That would "constitute a felony," the source said. Hillary's entire defense for sending and receiving hundreds upon hundreds of classified emails through unsecure means is that nothing was marked classified, so she didn't really know what was happening. That's a bogus and unacceptable explanation in the first place, yet here we have her explicitly asking that a document that was marked classified be un-marked as such and sent anyway.
(4) One last puzzle piece, via Lachlan Markay:
Clinton was apparently impressed with Sid Blumenthal's Egypt intel pic.twitter.com/bsl0fDUsgc— Lachlan Markay (@lachlan) January 8, 2016
Remember, Blumenthal was Hillary's off-the-books intel-gatherer who was paid by the Clinton Foundation. The Obama administration had barred him from official work due to his notoriously checkered ethics. He fed Hillary all sorts of information, including intelligence from Libya -- some of which was clearly designed to enhance his personal financial interests. Hillary encouraged and solicited his emails (something she later denied), and occasionally kicked his information up the chain...after scrubbing his name from the missives. It was through Blumenthal's hacked personal emails that we discovered that Hillary had unilaterally deleted work-related content from her private email server, which she swore she hadn't done. (More evidence that she lied about this is here). Confronted with his evidence, she attempted to massively shift the goalposts of what counts as "work-related," insisting that Blumenthal was just an old friend whose correspondence was personal in nature. But here we have more evidence of Blumenthal acting as a high-level diplomatic informant, this time on matters related to Egypt. And Hillary quite obviously takes the material seriously, passing it along to other State Department officials for further discussion. This is the veritable definition of work-related material. Everything -- everything -- Hillary Clinton has said about her improper email scheme is a lie. What else does the FBI know that the public still does not?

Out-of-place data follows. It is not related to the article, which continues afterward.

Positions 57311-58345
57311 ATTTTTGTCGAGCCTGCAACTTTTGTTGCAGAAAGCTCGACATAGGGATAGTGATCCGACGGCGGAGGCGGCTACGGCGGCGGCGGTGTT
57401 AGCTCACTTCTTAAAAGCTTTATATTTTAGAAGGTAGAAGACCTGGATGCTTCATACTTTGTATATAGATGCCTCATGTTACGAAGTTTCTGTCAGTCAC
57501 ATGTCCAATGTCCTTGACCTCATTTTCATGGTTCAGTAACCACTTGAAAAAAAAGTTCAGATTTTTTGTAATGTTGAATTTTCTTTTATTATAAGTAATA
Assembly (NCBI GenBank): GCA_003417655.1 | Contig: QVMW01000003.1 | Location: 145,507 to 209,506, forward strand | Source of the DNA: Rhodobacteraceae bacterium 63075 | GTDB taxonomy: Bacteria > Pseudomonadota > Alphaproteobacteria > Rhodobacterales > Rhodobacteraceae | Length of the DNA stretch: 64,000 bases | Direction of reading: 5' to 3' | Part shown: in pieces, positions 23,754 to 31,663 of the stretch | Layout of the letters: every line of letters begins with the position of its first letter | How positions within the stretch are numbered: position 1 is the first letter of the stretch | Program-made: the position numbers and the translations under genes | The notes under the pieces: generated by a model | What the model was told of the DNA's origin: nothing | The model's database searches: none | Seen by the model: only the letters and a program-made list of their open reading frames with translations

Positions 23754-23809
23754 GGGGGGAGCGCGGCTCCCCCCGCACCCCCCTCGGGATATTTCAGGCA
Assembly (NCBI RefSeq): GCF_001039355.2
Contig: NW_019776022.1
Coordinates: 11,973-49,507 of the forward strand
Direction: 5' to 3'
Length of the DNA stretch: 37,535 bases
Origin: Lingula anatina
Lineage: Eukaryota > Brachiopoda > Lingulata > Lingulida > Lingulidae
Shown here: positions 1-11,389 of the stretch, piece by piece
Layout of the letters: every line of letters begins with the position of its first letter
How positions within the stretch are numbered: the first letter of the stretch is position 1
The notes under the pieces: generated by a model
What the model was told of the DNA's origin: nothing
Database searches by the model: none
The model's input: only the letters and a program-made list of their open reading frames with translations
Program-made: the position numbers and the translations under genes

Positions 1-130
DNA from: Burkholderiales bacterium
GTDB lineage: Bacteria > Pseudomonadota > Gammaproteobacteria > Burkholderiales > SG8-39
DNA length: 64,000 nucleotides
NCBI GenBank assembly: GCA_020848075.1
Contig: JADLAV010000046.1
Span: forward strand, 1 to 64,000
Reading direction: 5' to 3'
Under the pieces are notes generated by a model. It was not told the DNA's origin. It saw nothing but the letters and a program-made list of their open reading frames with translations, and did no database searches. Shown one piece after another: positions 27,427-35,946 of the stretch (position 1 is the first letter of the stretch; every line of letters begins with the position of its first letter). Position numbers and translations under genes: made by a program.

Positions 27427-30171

UPDATES - Here's the State Department's slippery explanation:
They have no information "at this time" that this material ended up being emailed to her. Question: Why wouldn't it have been? More than 1,000 other classified emails were sent to her, including secret and top secret material. She wasn't remotely cautious about this stuff, even though it was her sworn duty to be cautious about his stuff. Plus, this State Department official says, the definition of "non-paper" (which I examine a bit here) is "colloquial" and capacious -- so who can really say what she meant, exactly? The official won't speculate as to whether the talking points in question were classified, as some non-classified material is also stored and disseminated securely. If that's the case here, why would Hillary request that the "identifying heading" be removed prior to being sent "nonsecure"? Once again, the cavalier manner in which she habitually treated classified material is highly relevant. According to Fox's report, the talking points have since been redacted. The subject of those talking points has also been redacted by the State Department, citing the "deliberative process" exemption to FOIA requests. The intelligence community is starting to weigh in:
Former senior Intel official on new HRC email: "Bombshell."— Stephen Hayes (@stephenfhayes) January 8, 2016
Oh look, a Federal crime! https://t.co/XeCJuDXKfA— John Schindler (@20committee) January 8, 2016
And some additional important context:
Hillary's email openly trafficked in confidential intelligence identities that are classified for 20 years. https://t.co/K7TXMPj8b0— Cuffy (@CuffyMeh) January 8, 2016
And finally, this email exchange seems to blow a hole through Hillary's luddite grandma / "like, with a cloth?" routine:
1. I'm just a little granny who can't handle two cell phones at once! 2.Turn into nonpaper w/no identifying heading and send nonsecure— John Hayward (@Doc_0) January 8, 2016